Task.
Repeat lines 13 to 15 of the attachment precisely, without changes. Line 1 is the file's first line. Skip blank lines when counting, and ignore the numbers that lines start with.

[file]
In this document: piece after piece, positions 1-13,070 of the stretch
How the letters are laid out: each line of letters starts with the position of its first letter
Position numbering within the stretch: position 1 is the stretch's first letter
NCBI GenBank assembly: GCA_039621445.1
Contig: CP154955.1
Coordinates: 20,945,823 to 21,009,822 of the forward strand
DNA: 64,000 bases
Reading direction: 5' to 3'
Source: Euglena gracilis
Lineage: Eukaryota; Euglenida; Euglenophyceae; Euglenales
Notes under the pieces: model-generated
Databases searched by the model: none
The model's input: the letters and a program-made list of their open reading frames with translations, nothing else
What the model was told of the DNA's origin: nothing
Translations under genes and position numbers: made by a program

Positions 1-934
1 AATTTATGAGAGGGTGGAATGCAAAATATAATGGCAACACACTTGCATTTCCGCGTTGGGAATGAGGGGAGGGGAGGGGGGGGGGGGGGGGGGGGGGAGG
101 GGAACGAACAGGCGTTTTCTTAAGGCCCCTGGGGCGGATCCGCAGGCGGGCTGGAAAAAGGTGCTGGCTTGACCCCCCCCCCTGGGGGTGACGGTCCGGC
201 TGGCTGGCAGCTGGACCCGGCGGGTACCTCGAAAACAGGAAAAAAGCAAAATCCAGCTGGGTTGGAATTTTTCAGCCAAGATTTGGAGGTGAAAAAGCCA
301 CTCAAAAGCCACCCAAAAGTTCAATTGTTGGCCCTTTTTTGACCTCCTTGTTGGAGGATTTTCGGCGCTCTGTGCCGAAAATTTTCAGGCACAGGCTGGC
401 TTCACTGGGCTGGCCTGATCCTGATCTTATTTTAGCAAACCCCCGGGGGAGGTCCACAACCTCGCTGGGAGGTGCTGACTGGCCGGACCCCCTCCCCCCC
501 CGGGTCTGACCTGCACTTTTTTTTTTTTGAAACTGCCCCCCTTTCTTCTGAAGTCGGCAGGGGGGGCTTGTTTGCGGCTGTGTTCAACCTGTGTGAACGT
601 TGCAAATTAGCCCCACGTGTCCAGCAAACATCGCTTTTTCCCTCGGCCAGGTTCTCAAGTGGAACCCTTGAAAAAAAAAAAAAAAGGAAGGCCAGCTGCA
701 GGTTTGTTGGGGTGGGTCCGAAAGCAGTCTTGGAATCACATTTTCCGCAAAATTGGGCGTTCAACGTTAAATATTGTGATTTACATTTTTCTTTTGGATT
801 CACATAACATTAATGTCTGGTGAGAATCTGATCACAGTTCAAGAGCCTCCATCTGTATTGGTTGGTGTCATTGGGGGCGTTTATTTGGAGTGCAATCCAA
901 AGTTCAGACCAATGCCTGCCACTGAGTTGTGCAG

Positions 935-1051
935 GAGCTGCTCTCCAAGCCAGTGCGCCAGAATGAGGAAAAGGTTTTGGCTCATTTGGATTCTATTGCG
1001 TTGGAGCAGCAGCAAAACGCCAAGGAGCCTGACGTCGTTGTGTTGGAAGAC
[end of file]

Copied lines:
The model's input: the letters and a program-made list of their open reading frames with translations, nothing else
What the model was told of the DNA's origin: nothing
Translations under genes and position numbers: made by a program